Like others, I have enjoyed reading the titillating, racy stories that have issued forth from bestselling books about the Trump White House. At times I felt nagging pangs of doubt, wondering why the stories always have come from anonymous sources.
Doesn’t anyone ever go on record nowadays? And why were so many stories later denied by their cited sources? So when I got the opportunity to write an insider history of the Trump White House I fairly tripped over my own feet to get through the doors.
“Michael Beschloss came to Mar-a-Lago right after I won the election,” the president told me, referring to the bestselling presidential historian. “He kissed my a– for a week, now he’s on television getting paid money to attack me.”
What I discovered inside the Trump bubble was quite different from what had been reported. No, Melania and Donald were not estranged, they were tender lovers, who playfully teased each other. On almost any subject — North Korea, China, Mueller — the president brought up her name.
Publicly, the whole family talks about what a privilege it is to serve the country, but privately they have no illusions about the horror they are going through. The president sometimes eases the tension by teasing the first lady, saying, sarcastically, with puffed up importance, “Melania, honey, look at this incredible journey I have brought you on.”
“It’s like a joke between them,” Lara Trump told me. “Everyone is attacking all of us and she’s smeared for no reason other than pure jealousy and he says, ‘Hon, isn’t this amazing?’
“And she’s like, ‘Oh yeah, thank you so much.’ “It’s hilarious. I love it.”
What about the theory that Donald Trump decided to run for president after the April 30, 2011 White House Correspondents’ Dinner? Everyone in the family from the president on down dismissed the idea and then proceeded to tell me how it really happened.
What about that famous story of Bannon and Priebus and Ivanka Trump? When Bannon supposedly shouted to Ivanka, “You are just a f—— staffer?”
“Never happened,” Ivanka told me calmly.
“There’s no truth to it?” I persisted. It sold 100,000 books.
“None whatsoever,” she said. “My life is too important for me to waste in rivalries and in personal vendettas. I choose to think the best of people. Most of all, I choose to be happy. I have no time for bitterness.”
While I spent two years interviewing the family, a new book was published claiming to have the real story on how Donald Trump had chosen Mike Pence as his running mate. It was totally false.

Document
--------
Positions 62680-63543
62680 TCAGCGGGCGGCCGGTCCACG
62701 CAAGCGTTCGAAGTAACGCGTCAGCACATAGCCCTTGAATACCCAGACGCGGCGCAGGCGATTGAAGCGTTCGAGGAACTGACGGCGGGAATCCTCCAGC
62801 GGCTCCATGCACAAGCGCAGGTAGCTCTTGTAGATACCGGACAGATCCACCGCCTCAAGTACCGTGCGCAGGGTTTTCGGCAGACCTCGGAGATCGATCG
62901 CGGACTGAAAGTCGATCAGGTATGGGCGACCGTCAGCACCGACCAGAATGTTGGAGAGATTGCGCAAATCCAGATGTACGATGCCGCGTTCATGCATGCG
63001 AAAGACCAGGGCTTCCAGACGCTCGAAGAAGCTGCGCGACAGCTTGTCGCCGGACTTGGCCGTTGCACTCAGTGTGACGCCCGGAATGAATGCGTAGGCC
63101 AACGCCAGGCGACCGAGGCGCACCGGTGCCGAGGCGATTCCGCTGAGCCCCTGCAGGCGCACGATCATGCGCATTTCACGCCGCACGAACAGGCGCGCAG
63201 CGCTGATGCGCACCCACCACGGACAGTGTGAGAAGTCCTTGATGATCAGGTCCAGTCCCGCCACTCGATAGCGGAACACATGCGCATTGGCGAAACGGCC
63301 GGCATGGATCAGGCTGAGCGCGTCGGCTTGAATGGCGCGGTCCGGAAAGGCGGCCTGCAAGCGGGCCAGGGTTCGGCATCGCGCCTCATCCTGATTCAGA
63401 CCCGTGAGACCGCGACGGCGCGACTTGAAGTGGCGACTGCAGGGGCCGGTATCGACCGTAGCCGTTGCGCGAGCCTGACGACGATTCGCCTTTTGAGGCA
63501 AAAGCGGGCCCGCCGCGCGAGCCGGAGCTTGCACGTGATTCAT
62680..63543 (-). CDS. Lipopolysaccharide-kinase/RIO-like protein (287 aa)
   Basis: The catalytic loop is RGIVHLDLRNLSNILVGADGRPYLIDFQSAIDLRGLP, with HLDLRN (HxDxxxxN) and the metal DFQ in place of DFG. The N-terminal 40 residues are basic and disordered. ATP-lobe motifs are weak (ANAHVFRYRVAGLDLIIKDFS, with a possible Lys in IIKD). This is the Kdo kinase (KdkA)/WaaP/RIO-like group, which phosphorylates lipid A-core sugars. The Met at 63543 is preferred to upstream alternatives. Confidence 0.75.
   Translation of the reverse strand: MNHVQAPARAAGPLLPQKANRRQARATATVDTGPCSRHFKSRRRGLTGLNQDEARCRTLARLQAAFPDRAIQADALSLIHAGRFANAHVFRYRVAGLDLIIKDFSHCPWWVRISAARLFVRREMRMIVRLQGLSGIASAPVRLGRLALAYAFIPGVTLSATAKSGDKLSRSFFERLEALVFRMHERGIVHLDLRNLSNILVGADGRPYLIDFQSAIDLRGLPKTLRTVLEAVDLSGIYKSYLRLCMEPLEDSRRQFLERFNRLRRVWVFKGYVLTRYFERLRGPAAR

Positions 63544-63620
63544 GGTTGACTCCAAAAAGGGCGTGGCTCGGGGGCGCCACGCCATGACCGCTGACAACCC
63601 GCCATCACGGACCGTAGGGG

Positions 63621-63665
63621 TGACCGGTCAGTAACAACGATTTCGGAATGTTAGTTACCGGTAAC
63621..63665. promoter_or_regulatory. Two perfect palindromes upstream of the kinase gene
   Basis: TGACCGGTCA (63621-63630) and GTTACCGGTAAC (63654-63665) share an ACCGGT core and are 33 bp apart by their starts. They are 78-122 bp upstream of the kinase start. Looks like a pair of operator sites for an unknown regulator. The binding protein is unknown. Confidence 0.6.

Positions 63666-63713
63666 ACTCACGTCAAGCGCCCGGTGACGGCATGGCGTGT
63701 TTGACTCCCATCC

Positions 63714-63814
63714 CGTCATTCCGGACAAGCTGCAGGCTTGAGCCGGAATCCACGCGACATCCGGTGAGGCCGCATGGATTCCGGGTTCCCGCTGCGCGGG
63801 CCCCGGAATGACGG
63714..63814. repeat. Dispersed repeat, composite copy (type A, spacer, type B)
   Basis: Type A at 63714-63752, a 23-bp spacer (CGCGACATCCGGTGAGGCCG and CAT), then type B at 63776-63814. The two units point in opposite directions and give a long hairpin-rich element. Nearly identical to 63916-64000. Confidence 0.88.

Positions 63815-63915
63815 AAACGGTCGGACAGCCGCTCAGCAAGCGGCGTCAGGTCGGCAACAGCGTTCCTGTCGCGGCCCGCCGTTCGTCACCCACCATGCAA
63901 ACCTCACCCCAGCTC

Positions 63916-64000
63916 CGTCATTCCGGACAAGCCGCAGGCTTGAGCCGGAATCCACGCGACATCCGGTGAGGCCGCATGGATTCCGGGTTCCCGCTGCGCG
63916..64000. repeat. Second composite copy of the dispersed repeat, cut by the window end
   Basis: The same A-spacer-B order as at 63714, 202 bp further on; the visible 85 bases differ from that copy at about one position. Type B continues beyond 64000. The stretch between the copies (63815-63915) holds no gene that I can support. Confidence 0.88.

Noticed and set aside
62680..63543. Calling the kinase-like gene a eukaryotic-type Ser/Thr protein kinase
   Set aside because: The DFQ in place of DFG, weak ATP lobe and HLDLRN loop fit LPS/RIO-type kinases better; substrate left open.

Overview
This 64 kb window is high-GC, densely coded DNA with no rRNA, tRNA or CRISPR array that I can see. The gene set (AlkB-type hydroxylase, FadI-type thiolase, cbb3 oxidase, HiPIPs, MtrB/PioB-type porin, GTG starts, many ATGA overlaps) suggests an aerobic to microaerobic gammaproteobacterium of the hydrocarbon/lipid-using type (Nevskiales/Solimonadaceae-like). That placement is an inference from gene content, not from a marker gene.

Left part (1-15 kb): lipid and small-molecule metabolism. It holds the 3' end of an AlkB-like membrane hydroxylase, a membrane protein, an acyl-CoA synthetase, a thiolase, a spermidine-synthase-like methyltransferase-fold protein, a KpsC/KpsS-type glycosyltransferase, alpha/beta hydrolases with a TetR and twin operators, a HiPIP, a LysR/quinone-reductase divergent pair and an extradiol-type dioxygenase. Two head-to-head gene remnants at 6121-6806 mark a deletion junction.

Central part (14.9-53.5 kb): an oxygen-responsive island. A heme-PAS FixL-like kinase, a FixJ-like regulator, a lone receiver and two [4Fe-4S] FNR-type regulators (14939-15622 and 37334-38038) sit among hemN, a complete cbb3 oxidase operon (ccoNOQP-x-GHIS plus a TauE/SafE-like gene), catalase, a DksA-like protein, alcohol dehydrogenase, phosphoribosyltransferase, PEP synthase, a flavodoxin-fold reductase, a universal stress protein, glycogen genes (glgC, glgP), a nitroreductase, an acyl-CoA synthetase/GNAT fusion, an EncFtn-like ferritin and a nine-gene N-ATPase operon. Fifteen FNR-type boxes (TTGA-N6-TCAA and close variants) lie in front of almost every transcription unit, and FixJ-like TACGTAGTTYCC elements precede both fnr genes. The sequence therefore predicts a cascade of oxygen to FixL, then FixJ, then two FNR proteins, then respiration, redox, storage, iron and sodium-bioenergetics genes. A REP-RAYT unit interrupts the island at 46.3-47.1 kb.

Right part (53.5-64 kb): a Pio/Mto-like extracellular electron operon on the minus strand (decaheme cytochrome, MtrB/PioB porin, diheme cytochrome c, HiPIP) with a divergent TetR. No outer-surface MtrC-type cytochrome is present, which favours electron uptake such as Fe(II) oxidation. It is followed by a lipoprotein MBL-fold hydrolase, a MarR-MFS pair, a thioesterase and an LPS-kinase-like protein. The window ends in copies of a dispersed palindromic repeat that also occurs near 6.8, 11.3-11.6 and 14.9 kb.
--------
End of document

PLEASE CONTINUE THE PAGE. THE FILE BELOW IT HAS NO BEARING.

“Want to know what really happened?” Eric Trump asked me. And he then related the details of that night he and his father had steaks together with Mike and Karen Pence, at the Capital Grille at the Conrad Hotel in Indianapolis.
It turns out that the real stories of what has been happening inside Trump-world are far more interesting than the fake ones.
The president let me read his private correspondence with North Korean leader Kim Jong Un. He gave me his theories on who hatched the Russian collusion conspiracy and why they did it. So, with all the pressures, with talk of impeachment, what’s it like inside the White House these days?
“There are two kinds of staffers,” Jared Kushner told me. “Those who want to help Trump save the world, and those who want to save the world from Trump.”
Donald Trump is the sixth president I have interviewed and I came away impressed. Some will say that he is only lucky. He was lucky to win the nomination and the election. He was lucky to see what every great economist in the world had missed about the GDP, lucky at finding jobs that no one else could find, lucky at bringing back hostages that other presidents had left languishing in foreign prisons, lucky at achieving energy independence, lucky at defeating ISIS so easily.
Trump is, arguably, the first president in 40 years to avoid starting a hot war. You can say he is lucky. I say he is great.
Impeachment looms but the earlier, ridiculous claims that he is a Russian spy may have, ironically, inoculated him for history.
What’s it like in the eye of the Trump storm?
Calm and peaceful. “All of us hold out hope that the right thing will happen in the end,” Lara Trump told me. “Maybe we will all be long gone but, eventually, we will be vindicated and validated.”
Excerpts and Stories from Doug’s New Book Inside Trump’s White House